The Questions That Won’t Be Asked
in the Presidential Debate
In tonight’s presidential debate between George Bush
and John Kerry, not only will we get lame answers to the questions asked,
but the questions themselves will be lame.
Thomas Pynchon said, “If they can get you to ask the
wrong questions, they don’t care what the answers are.” And we can expect
that the questions tonight will be the same old requests for government
solutions to today’s social problems
that, in almost every case, are the result of previous government solutions
to social problems. So it doesn't really matter what the answers are.
If only just one of the questioners were free of the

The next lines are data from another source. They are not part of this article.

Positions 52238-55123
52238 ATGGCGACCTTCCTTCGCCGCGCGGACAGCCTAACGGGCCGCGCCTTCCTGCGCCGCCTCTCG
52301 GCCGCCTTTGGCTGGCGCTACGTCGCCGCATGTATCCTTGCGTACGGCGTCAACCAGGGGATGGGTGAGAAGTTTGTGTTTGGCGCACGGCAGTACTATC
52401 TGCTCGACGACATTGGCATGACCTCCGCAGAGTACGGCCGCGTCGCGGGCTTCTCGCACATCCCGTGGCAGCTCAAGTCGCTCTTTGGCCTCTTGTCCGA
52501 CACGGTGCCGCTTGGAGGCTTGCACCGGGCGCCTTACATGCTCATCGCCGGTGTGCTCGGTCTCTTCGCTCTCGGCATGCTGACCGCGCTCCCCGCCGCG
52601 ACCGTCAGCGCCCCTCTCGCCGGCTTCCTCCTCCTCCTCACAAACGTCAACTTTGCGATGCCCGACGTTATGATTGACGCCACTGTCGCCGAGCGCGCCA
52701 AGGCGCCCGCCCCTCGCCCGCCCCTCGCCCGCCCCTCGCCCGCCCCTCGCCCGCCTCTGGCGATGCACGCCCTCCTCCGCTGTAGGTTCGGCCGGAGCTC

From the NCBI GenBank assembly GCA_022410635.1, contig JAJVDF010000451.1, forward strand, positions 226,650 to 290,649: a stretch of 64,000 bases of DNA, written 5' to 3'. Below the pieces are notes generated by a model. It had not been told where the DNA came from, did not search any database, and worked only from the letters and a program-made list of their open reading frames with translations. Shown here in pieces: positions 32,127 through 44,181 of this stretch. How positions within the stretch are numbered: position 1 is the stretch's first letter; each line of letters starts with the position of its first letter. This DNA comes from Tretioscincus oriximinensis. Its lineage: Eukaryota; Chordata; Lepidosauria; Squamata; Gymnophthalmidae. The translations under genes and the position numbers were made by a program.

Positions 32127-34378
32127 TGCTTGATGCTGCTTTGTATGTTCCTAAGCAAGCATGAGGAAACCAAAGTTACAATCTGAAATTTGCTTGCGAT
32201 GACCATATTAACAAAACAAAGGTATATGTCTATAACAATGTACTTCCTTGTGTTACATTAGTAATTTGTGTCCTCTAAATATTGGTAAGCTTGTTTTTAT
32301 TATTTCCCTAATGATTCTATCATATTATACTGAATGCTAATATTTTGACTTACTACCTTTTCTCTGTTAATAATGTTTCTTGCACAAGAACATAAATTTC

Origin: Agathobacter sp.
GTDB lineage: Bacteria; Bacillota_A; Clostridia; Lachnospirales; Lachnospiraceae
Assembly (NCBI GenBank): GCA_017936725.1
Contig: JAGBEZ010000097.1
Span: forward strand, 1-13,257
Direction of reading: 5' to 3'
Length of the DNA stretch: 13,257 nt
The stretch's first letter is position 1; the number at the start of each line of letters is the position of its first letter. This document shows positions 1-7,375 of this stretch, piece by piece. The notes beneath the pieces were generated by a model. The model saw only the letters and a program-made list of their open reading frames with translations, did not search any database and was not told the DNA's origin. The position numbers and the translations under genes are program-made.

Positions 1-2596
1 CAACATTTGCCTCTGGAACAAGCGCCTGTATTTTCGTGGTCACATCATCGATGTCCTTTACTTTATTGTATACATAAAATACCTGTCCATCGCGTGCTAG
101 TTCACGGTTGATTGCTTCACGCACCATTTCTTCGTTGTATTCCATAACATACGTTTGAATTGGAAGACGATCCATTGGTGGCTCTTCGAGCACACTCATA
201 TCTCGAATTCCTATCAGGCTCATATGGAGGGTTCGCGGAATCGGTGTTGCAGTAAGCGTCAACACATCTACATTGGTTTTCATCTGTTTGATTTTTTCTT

media mindset, we might get some truly compelling questions. After all,
these candidates have said some of the silliest things imaginable for people
who want to be President. They’ve left themselves wide open for pointed
questions. Too bad they won’t get any.
The right questions wouldn’t make the candidates any
more attractive as presidential possibilities, but at least the questions
would require them to think up answers that aren’t already scripted in their
Here are a few such questions . . .
Mr. Bush, you said in 2000, and now you’re repeating
it, that the difference between you and your opponent is that you believe in
smaller, limited government. But government has grown by nearly one third in
just the past four years. You haven’t vetoed a single bill passed by your
Republican Congress. Is this what you mean by limited government
— limited to
whatever you want?
Mr. Kerry, every one of the proposals you’ve made to